Burkina Faso church attack: Priest among six killed

PARIS, Francis –Officials in Burkina Faso say Islamist terrorists have killed six people including a priest as Mass was being celebrated in a church in Dablo, northern Burkina Faso.

According to reliable sources, the attackers, believed to number between 20 and 30 persons, also burned down the church after the brutal attack.

Ousmane Zongo, the town’s mayor, said that there was panic as other buildings were burned down and a health center looted.

Burkina Faso, a West African nation which connects to the Sahel region, has witnessed Jihadist violence since 2016, and this is the third attack on a church in five weeks.  Jihadist activities and rhetoric has made the country a place that is too dangerous to go to school.

The attack on the church began at about 09:00 (GMT and local time), during Mass.

The mayor of Dablo, Mr. Zongo told the news agencies: “Armed individuals burst into the Catholic church… They started firing as the congregation tried to flee.

“There is an atmosphere of panic in the town. People are holed up in their homes, nothing is going on. The shops and stores are closed. It’s practically a ghost town,” he said.

Security sources confirmed that reinforcements were being sent from Barsalogho, some 45km (30 miles) to the south.

A local Burkinabe journalist told multiple news groups that those killed included church elders.  He also said residents were angry that soldiers in a nearby base did not respond promptly.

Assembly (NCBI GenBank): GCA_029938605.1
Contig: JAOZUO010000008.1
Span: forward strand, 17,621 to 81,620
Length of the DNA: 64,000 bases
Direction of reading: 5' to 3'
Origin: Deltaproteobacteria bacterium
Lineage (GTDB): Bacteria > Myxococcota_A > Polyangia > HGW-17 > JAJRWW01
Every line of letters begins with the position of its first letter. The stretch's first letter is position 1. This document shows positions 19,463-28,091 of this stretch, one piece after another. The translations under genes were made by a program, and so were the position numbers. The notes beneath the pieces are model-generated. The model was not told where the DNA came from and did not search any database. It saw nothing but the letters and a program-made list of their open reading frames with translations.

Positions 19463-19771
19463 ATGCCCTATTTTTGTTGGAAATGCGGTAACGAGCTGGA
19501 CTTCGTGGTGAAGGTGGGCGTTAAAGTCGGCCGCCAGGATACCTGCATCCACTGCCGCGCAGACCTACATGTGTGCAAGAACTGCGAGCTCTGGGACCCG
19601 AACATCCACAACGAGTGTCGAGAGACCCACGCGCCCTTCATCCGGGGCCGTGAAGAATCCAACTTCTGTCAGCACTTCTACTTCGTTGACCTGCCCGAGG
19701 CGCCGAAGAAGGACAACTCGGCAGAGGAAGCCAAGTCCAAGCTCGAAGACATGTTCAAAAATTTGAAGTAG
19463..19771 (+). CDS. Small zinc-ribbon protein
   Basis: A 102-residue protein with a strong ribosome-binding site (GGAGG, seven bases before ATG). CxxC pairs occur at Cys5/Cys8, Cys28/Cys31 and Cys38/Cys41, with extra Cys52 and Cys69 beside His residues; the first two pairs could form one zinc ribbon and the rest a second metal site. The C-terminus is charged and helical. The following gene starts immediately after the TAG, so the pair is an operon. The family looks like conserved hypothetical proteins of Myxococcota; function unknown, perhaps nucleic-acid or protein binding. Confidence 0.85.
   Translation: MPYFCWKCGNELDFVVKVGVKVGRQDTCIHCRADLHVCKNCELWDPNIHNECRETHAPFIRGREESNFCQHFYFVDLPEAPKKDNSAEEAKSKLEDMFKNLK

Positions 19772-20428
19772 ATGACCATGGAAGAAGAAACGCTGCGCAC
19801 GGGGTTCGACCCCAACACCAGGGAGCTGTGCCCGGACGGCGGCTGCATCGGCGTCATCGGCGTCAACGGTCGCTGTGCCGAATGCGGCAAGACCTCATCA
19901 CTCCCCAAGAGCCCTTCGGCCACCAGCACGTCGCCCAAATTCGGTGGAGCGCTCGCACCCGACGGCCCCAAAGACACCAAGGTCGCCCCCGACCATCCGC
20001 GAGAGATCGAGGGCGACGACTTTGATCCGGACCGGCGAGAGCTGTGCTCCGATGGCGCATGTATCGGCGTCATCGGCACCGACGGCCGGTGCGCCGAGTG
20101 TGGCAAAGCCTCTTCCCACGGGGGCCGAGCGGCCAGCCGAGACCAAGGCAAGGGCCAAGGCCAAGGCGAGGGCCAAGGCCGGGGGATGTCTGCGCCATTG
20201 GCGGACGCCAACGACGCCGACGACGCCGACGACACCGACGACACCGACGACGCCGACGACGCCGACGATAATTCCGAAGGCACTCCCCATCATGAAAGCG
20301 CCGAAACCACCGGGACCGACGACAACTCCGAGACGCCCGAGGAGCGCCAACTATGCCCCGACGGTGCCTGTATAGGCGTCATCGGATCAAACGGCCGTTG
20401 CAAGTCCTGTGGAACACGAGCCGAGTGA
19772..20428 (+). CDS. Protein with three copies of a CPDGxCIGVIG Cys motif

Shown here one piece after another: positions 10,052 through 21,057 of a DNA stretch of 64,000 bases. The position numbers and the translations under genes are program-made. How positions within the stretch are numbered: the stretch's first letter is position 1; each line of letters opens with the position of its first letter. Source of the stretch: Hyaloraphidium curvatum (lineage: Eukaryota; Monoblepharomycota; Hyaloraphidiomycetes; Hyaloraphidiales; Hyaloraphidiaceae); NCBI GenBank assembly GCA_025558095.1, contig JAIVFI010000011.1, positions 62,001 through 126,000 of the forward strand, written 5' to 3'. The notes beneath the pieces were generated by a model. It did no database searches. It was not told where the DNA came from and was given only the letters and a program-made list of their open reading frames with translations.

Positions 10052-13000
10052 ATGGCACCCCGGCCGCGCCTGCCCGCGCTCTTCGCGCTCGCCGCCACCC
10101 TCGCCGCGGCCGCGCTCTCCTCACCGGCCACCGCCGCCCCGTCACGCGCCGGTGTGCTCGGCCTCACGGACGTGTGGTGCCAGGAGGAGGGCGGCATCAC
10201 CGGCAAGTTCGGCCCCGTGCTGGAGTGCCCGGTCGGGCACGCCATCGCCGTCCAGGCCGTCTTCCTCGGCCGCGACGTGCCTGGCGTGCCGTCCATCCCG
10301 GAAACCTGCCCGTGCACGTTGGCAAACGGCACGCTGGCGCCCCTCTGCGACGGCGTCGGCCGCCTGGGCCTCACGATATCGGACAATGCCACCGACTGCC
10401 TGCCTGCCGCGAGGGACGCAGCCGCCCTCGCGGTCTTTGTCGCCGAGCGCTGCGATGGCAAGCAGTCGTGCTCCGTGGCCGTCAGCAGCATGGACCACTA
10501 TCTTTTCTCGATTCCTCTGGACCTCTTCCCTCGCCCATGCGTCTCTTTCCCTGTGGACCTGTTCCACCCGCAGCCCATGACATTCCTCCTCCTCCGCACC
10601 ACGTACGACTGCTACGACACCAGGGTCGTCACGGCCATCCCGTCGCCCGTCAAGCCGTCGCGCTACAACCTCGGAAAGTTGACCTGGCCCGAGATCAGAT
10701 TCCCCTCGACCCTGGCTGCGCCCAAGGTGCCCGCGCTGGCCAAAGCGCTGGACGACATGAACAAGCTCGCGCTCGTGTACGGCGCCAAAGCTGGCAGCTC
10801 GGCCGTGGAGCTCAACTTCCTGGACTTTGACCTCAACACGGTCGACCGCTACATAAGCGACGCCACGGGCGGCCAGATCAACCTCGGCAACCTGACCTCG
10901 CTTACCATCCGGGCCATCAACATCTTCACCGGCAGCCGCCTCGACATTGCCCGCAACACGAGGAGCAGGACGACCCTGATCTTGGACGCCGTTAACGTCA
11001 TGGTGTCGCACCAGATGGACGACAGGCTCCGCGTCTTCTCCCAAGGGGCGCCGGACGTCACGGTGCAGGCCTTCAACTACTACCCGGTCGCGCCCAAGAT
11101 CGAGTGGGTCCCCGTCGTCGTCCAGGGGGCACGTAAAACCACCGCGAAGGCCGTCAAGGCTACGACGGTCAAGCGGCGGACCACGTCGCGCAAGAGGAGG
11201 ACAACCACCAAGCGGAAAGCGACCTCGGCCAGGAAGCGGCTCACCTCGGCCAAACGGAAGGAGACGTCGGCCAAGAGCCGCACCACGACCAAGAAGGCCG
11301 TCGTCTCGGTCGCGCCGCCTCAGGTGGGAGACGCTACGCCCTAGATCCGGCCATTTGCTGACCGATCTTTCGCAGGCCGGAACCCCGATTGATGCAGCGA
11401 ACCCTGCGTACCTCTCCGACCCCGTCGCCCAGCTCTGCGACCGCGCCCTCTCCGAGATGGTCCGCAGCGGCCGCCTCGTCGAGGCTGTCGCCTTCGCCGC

International terrorist experts say jihadism could be behind the attack as they have done in past attacks in the sub region.

For most of the terror attacks in the sub region in the past decade, Islamist groups have been blamed for a number of them, if not all, in the West African nation and other parts.

Security experts say, fighters associated with al-Qaeda and the Islamic State group as well as the local Ansarul Islam have been active in the region.

In  late April this year, attackers targeted a Protestant church in the town of Silgadji, killing at least six people.  Earlier in April, four people died when a Catholic church was attacked in a nearby village, the bishop of Dori in northern Burkina Faso told Vatican news agency Fides.

Islamist militants and some clerics are opposed to students receiving non-Islamic education.  Hence, schools and teachers have also been targeted by the groups, who are mainly opposed to Western education.

Local sources and international humanitarian groups say suspect that the four – two French citizens kidnapped in Benin, a South Korean and an American – were being driven to Mali to be handed over to the militant group, Katiba Macina.

On Friday, May 10, 2019, French special forces carried out a rescue mission in northern Burkina Faso, freeing four hostages.  Two French soldiers died during the mission.

A senior government official said, Burkina Faso is among countries in the vast Sahel region combating Islamist insurgencies in the risky region.

The five countries in Sahel region formed a regional force, G5 Sahel, along with Niger, Chad, Mauritania and Mali to take on the militants. Despite this alliance, nothing significant has been done to eliminate the terrorists who many in some West Africa believe are finance and supported by wealthy individuals and businesses in countries in the Middle East, notably Saudi Arabia.

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Michael Harrington

Michael Harrington is a researcher and senior contributing reporter with Globe Afrique Media.
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